When clients talk, Merrill Lynch listens.
This variation on an ex-rival’s ad theme came into play fortissimo while Bank of America Merril Lynch was fixed on creating a new retirement-income product. But six months of baby boomer focus groups unearthed that retirement income isn’t folks’ top concern — it’s retirement outcome they most want help with.
So the wirehouse scrapped the new-product idea and got cracking on something altogether different: a way for advisors to engage clients and prospects in an in-depth conversation leading to better outcomes plus a preview peek at them.
Merrill Lynch Clear, launched last May, is a framework that helps FAs explore seven client life priorities: family, home, finances, work, health, leisure and giving. Clearing a path to financial-goals analysis and therefore more financial planning, Clear segues right into Merrill’s Goals-Based Wealth Management approach.
Thus far, of the firm’s 13,700 FAs, 8,600 are using some aspect of the Clear process, which includes videos, white papers and seminars. About 4,500 advisors are employing Clear’s crown jewel-tool: a series of iPad “Discovery Apps” with colorful infographics that focus on each of the seven priorities, plus retirement-specific components such as Social Security.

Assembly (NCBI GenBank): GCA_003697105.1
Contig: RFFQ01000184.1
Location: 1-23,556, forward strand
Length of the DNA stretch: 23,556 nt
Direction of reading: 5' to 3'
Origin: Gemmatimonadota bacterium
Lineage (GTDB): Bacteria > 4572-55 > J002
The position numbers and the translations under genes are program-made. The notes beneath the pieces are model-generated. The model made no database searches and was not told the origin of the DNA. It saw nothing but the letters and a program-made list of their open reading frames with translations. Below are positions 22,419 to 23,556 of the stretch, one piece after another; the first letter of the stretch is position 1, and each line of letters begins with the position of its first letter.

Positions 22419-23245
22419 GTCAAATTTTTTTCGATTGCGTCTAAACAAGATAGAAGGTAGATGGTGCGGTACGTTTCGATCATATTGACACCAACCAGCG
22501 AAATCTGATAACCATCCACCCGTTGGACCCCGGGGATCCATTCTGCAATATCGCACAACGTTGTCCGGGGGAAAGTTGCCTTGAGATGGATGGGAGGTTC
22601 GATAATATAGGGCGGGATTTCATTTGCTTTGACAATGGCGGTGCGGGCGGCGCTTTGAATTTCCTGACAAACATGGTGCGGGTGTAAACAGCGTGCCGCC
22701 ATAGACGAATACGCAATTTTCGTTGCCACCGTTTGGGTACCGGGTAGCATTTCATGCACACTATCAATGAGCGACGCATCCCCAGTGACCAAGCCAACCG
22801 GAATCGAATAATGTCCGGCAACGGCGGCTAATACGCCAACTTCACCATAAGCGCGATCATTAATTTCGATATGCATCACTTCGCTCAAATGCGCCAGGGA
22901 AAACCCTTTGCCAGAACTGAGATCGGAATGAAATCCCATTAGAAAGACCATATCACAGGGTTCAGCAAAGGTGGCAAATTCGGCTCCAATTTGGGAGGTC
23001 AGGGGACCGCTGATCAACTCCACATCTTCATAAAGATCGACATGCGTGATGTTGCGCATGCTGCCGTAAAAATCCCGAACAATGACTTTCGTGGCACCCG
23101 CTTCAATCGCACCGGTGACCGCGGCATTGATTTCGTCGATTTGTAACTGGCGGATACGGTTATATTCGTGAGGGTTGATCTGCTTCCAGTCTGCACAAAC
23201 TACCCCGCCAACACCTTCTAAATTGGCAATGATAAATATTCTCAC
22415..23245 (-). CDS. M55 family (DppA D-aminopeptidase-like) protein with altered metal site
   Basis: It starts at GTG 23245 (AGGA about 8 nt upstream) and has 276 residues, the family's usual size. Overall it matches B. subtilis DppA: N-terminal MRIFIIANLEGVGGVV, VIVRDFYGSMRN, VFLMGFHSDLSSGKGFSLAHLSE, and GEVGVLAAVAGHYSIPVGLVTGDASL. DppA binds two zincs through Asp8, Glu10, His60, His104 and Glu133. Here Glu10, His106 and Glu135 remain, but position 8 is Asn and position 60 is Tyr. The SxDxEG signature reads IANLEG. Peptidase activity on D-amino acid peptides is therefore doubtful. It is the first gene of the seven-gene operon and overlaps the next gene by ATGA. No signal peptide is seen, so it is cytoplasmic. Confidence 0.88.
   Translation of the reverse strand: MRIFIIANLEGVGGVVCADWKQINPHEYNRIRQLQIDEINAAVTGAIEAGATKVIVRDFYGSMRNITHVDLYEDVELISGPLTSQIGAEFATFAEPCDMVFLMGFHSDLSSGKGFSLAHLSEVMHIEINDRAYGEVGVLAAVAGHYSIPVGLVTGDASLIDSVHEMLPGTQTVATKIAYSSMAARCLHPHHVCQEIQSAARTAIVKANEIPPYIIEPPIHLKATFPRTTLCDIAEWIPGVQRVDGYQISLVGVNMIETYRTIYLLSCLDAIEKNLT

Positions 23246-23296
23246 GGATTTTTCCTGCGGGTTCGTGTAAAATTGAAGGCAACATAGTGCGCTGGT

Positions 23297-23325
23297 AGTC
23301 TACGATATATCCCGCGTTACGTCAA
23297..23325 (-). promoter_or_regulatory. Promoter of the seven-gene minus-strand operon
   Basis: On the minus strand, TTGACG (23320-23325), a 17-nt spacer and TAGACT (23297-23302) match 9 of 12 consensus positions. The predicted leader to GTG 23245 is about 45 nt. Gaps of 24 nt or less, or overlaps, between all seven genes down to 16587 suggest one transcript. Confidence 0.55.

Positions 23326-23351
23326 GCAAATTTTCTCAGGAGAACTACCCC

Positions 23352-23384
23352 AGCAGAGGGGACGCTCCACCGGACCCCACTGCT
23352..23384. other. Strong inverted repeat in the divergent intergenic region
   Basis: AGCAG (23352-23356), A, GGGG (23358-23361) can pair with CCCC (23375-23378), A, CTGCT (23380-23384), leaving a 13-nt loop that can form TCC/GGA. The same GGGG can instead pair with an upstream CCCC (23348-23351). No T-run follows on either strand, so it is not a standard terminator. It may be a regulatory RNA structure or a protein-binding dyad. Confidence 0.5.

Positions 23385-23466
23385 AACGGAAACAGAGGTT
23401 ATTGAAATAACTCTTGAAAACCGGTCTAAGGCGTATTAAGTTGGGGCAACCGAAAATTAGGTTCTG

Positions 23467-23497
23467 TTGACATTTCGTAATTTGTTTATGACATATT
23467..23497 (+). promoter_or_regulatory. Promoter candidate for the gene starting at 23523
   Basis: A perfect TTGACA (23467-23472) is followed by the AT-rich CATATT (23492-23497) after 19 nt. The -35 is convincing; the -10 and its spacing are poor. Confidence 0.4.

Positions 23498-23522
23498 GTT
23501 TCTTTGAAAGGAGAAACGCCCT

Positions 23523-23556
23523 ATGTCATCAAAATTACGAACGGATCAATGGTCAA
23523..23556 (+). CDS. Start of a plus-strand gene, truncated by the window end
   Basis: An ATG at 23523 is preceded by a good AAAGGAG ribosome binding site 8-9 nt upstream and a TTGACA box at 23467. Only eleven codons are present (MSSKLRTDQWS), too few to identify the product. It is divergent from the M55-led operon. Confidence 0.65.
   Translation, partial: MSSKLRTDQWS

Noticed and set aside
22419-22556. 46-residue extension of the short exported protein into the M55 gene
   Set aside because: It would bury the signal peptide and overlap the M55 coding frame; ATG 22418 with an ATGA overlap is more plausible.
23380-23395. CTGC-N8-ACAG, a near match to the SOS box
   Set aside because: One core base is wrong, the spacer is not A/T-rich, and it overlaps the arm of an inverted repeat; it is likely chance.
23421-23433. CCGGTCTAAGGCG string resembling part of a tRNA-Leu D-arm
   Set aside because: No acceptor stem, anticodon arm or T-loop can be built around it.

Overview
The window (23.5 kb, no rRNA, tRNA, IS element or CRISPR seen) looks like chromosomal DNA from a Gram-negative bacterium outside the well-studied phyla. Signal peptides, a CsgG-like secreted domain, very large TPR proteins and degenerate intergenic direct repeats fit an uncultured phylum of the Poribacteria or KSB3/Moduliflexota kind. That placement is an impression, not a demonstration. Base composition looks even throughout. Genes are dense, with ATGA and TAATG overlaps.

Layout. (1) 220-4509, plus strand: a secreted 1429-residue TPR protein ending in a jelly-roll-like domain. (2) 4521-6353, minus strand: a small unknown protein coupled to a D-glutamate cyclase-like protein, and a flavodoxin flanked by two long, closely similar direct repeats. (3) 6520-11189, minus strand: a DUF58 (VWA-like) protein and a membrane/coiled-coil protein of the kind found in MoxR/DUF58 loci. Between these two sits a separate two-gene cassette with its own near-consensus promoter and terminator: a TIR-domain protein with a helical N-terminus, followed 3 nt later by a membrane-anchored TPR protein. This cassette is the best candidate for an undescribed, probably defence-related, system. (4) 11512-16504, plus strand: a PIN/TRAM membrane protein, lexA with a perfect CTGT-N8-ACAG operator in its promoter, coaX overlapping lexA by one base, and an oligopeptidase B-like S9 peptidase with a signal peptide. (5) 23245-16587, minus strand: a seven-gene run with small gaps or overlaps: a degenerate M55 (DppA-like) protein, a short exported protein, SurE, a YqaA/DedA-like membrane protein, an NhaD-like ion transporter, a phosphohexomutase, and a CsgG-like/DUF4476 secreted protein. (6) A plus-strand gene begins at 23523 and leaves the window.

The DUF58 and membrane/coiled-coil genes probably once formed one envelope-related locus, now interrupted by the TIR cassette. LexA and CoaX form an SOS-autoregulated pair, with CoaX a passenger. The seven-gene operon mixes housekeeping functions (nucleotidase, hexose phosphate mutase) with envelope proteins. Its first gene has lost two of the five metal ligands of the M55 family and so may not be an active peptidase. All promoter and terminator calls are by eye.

Hunkering down with FAs’ iPads, advisors and clients — or prospects — can check out customized what-if retirement scenarios. For instance, with the Health App, it’s possible to forecast out-of-pocket costs based on clients’ specific medical conditions as they age.
ThinkAdvisor recently interviewed David Tyrie, the man whose call it was to scrap the new retirement income product idea and focus instead on his brainchild: a way to help plan for satisfying retirement outcomes.
From his Boston office, Tyrie, managing director and head of retirement and personal wealth solutions, and institutional retirement solutions, answered the who, what, when, where and why of Merrill Lynch Clear. Here are highlights:
Think Advisor: Before Clear, was something lacking in the way Merrill advisors were engaging clients and prospects about retirement?
David Tyrie: To be blunt, the topic of retirement is a really hard one, and we learned from our focus groups that it’s really confusing because there are too many moving parts. We’re dealing with the boomer masses, who are very different from any other generation. Previous generations had defined benefit plan paychecks in retirement. Today we’re dealing with the first group who has [retirement funding] on their shoulders.
What’s the firm’s goal with ML Clear?
Better conversations with existing customers and longer relationships.
Does the client or prospect need to have a minimum asset level for the FA to use Clear?
No threshold is mandated by any stretch of the imagination. But our client base usually starts at $250,000. We’re typically dealing with boomers. We’ve found that the most successful conversations are with people 50 years old and above because they’re thinking about retirement or are already retired. What makes them a particularly good opportunity for using ML Clear?